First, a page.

Monthly Archives: October 2016

Manipulating a Referendum

This week Hungary had a referendum on whether or not to accept migrant quotas from the rest of the EU. The result of the referendum was strongly in favour of rejection, with a massive 98% of votes cast going that way. However the referendum itself was declared to be invalid, as only 40.4% of the population cast valid votes, short of the 50% legal requirement. Putting aside the actual issue being debated here (migration), this throws up some very interesting political and moral questions, and in particular how best to conduct referendums to stop them being manipulated.

File:Votació Ada Colau (17416011214).jpg
As Referendums become more commonplace, we need to agree what level of participation is required to make the results legitimate. Picture © Barcelona En Comú

So what was actually going on here? In this vote it was very clear from the outset that the ‘No’ camp would win, particularly as it was vehemently supported by the government. The ‘Yes’ camp’s response, rather  than trying to persuade people to vote the other way, was simply to urge all its supporters to boycott the referendum – not because they thought the vote was fraudulent in any way, but purely to stop it reaching the required threshold of legitimacy. Very clever, and in the end very effective – but is that democracy? In this age of mass popular political engagement, is it acceptable to boycott a vote and subvert it, simply because you don’t think you’re going to like the outcome?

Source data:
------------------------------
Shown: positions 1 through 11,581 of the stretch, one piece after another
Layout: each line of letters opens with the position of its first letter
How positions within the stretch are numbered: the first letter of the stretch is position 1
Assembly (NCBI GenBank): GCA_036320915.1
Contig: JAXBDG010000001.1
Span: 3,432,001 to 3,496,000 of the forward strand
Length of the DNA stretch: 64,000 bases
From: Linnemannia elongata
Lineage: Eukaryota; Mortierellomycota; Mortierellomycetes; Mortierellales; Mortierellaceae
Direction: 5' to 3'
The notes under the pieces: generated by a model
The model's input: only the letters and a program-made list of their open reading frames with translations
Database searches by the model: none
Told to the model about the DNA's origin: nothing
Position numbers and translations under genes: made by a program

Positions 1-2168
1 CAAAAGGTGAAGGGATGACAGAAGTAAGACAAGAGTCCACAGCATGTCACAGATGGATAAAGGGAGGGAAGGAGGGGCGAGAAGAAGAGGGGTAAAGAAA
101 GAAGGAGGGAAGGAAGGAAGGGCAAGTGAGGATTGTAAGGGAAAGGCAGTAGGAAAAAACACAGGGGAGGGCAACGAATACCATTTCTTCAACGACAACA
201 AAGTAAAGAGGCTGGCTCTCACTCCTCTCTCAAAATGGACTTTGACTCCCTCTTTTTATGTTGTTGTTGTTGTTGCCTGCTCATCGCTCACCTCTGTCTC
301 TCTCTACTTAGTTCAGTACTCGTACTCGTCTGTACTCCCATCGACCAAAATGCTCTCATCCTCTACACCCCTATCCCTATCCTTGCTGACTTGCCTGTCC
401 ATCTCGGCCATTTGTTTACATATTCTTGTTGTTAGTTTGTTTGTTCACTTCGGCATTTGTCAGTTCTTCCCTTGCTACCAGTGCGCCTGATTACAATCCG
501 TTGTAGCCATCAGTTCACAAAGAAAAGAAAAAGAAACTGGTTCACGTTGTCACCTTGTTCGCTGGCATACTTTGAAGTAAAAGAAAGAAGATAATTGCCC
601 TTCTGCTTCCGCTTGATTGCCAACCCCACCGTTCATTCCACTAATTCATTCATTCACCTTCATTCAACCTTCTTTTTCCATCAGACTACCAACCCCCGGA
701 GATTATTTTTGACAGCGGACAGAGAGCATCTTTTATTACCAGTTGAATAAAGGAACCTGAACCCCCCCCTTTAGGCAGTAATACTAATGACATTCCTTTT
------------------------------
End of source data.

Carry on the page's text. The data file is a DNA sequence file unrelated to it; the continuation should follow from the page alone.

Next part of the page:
Most people agree that for a referendum to be valid it needs to reach some minimum level of popular agreement, but it would now appear that requiring minimum participation levels is open to abuse. Better therefore would be simply to set an absolute minimum level of support for the proposal, regardless of whether those on the other side express their displeasure by voting the other way or not voting at all.

In most general elections a 60% turnout is usually deemed to be fairly acceptable, though many feel that for a referendum of national significance a 70% turnout would be better. Taking the higher figure as a benchmark, an absolute vote for a particular course of action would therefore require just over 35% of the population voting that way to confer legitimacy.

On that basis, the Hungarian vote would have been legitimate as the winning side secured support from 39.5% of the population. Interestingly, on a similar line of thinking, the Brexit vote (which in fact specified no minimum turnout for validity) would have also passed as 37% of the electorate voted to Leave.

In this new era of participative democracy, and referendums, we need to work out how to make these things work, and we all need to get used to the idea that, no matter how sure we are that we are in the right, being in the minority position means we are on the losing side.